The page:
The AP headline says that local police are getting “the spoils of war.” But the spoils of war are items or wealth that are won from the enemy. These are not spoils of war. Rather, they are military hand-me-downs to the police forces. Trucks that were once used to patrol and control Iraqi cities can now be used in Hometown, USA.
Coming soon to your local sheriff: 18-ton, armor-protected military fighting vehicles with gun turrets and bulletproof glass that were once the U.S. answer to roadside bombs during the Iraq war.
The hulking vehicles, built for about $500,000 each at the height of the war, are among the biggest pieces of equipment that the Defense Department is giving to law enforcement agencies under a national military surplus program.
For police and sheriff’s departments, which have scooped up 165 of the mine-resistant ambush-protected vehicles, or MRAPS, since they became available this summer, the price and the ability to deliver shock and awe while serving warrants or dealing with hostage standoffs was just too good to pass up.
“It’s armored. It’s heavy. It’s intimidating. And it’s free,” said Albany County Sheriff Craig Apple, among five county sheriff’s departments and three other police agencies in New York that have taken delivery of an MRAP.
So, having used these vehicles to defeat insurgents and occupy enemy territory, our own sheriffs are now going to get to use them. They need these vehicles to deliver warrants, and for hostage standoffs—because those happen all the time to every sheriff department in America. Perhaps they will need to invade a business.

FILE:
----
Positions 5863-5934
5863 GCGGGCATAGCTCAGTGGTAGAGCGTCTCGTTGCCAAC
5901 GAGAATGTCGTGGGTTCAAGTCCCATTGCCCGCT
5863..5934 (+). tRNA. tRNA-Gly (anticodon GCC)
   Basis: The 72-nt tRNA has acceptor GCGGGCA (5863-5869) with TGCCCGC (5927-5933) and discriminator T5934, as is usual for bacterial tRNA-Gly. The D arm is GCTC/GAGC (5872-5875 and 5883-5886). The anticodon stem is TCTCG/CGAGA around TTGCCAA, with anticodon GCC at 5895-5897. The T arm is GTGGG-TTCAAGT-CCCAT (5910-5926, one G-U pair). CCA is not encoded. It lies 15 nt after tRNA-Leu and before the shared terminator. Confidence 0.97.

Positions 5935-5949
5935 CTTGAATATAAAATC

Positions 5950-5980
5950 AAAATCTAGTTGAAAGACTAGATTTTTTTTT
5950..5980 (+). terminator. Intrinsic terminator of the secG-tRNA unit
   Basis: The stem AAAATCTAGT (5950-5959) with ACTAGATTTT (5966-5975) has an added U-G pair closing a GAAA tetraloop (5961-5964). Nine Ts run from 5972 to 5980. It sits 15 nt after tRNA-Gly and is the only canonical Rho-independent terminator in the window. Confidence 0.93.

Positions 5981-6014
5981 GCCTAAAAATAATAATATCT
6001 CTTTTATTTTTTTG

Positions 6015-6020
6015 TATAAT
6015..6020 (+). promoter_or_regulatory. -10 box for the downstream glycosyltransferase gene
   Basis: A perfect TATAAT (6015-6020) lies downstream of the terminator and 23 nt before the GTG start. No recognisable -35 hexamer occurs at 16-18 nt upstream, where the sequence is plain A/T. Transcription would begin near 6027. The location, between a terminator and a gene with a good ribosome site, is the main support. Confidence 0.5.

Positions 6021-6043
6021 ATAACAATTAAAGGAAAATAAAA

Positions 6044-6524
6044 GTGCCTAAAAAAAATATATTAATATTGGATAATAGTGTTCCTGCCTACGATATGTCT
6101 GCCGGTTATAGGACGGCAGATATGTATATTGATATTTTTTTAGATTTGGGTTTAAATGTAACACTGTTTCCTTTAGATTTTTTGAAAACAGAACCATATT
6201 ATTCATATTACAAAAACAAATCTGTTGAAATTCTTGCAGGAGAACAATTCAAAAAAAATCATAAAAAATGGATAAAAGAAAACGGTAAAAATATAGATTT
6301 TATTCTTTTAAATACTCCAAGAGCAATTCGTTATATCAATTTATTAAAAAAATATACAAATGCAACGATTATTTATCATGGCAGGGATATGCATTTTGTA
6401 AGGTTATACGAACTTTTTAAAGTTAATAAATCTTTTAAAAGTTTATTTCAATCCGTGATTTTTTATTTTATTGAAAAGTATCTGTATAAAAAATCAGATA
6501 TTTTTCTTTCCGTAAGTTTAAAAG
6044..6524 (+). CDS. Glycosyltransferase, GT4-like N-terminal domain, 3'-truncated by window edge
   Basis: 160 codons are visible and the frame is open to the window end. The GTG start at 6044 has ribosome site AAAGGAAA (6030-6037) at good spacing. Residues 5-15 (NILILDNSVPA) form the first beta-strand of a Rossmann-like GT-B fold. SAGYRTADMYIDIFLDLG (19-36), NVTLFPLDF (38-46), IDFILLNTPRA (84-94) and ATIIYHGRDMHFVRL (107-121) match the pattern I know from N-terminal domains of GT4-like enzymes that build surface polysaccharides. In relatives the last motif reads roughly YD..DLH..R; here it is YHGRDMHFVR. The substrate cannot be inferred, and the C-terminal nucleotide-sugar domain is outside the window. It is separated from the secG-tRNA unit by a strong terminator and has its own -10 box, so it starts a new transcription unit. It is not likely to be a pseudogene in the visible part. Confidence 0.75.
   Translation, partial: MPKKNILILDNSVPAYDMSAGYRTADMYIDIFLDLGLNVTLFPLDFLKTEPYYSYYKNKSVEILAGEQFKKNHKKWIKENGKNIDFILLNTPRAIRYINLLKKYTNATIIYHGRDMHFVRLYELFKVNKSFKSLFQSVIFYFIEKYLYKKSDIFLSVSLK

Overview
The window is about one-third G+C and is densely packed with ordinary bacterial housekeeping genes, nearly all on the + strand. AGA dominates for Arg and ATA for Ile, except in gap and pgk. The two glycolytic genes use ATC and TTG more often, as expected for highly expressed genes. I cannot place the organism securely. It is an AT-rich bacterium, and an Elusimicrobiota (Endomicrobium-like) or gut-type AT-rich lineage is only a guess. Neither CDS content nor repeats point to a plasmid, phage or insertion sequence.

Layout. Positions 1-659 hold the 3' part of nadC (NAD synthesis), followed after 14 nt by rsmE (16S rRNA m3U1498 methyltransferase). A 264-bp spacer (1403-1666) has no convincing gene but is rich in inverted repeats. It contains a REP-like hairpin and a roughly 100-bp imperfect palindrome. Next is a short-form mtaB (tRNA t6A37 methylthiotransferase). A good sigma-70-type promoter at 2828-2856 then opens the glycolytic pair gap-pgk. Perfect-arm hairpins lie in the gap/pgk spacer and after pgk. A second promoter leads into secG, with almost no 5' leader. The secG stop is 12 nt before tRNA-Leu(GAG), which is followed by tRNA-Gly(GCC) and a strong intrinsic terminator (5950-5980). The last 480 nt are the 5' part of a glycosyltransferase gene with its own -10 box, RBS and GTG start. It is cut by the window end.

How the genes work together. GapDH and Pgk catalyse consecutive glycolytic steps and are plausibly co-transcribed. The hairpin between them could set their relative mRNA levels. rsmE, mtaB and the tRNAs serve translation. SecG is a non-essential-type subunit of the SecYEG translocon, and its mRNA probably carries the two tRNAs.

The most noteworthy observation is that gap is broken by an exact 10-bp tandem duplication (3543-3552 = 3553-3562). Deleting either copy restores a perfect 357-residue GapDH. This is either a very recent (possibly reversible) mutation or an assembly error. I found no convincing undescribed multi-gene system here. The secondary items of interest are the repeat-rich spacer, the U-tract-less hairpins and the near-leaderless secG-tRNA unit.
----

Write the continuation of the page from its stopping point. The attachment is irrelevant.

This “national military surplus program” looks like a federal program to promote and subsidize red state fascism. I have a hard time believing the people who decided to dispense the tools of war on our sheriffs were unaware that many Americans are growing uneasy with “the rise of the warrior cop.” There are protests against the growing number of militarized police. This seems like a slap in the face of such people.
This program also provides evidence that foreign policy and domestic policy are more entangled than most Americans are led to believe. We decided, in response to the real mass murder of 9-11, that we would invade and occupy two countries. These would not be mere punitive strikes. George W. Bush decided that “nation building” could work after all. So we not only attacked, but invaded and occupied hostile lands. In Iraq, we occupied hostile urban centers.
Our constitution didn’t change during this project and there was no reason why our own local police should change in character from what they had been before we decided to go to war. And yet they did.
Now, having manufactured these armored vehicles for putting down forces in Iraq, we can’t bear to junk them. Instead, the tools are passing into the hands of domestic law enforcement.
Our decision to occupy Iraq seems to have morphed into a decision to have our police occupy our country.